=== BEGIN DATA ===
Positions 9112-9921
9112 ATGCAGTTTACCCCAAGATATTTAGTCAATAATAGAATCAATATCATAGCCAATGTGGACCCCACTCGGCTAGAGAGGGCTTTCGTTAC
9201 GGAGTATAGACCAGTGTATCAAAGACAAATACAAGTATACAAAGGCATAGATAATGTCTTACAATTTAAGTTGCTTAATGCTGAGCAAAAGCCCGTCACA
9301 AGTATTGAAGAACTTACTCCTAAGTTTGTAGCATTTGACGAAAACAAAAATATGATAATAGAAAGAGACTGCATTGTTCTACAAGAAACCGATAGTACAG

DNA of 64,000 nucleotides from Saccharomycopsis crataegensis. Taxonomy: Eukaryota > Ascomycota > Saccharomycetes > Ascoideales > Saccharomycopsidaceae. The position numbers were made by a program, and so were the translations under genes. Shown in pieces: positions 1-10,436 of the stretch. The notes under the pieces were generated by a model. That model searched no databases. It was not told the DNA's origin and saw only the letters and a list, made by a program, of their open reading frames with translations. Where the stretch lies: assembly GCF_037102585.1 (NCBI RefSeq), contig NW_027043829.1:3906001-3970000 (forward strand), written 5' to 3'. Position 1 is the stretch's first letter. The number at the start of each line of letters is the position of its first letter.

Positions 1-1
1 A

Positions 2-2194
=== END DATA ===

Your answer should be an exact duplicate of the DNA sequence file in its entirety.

Positions 9112-9921
9112 ATGCAGTTTACCCCAAGATATTTAGTCAATAATAGAATCAATATCATAGCCAATGTGGACCCCACTCGGCTAGAGAGGGCTTTCGTTAC
9201 GGAGTATAGACCAGTGTATCAAAGACAAATACAAGTATACAAAGGCATAGATAATGTCTTACAATTTAAGTTGCTTAATGCTGAGCAAAAGCCCGTCACA
9301 AGTATTGAAGAACTTACTCCTAAGTTTGTAGCATTTGACGAAAACAAAAATATGATAATAGAAAGAGACTGCATTGTTCTACAAGAAACCGATAGTACAG

DNA of 64,000 nucleotides from Saccharomycopsis crataegensis. Taxonomy: Eukaryota > Ascomycota > Saccharomycetes > Ascoideales > Saccharomycopsidaceae. The position numbers were made by a program, and so were the translations under genes. Shown in pieces: positions 1-10,436 of the stretch. The notes under the pieces were generated by a model. That model searched no databases. It was not told the DNA's origin and saw only the letters and a list, made by a program, of their open reading frames with translations. Where the stretch lies: assembly GCF_037102585.1 (NCBI RefSeq), contig NW_027043829.1:3906001-3970000 (forward strand), written 5' to 3'. Position 1 is the stretch's first letter. The number at the start of each line of letters is the position of its first letter.

Positions 1-1
1 A

Positions 2-2194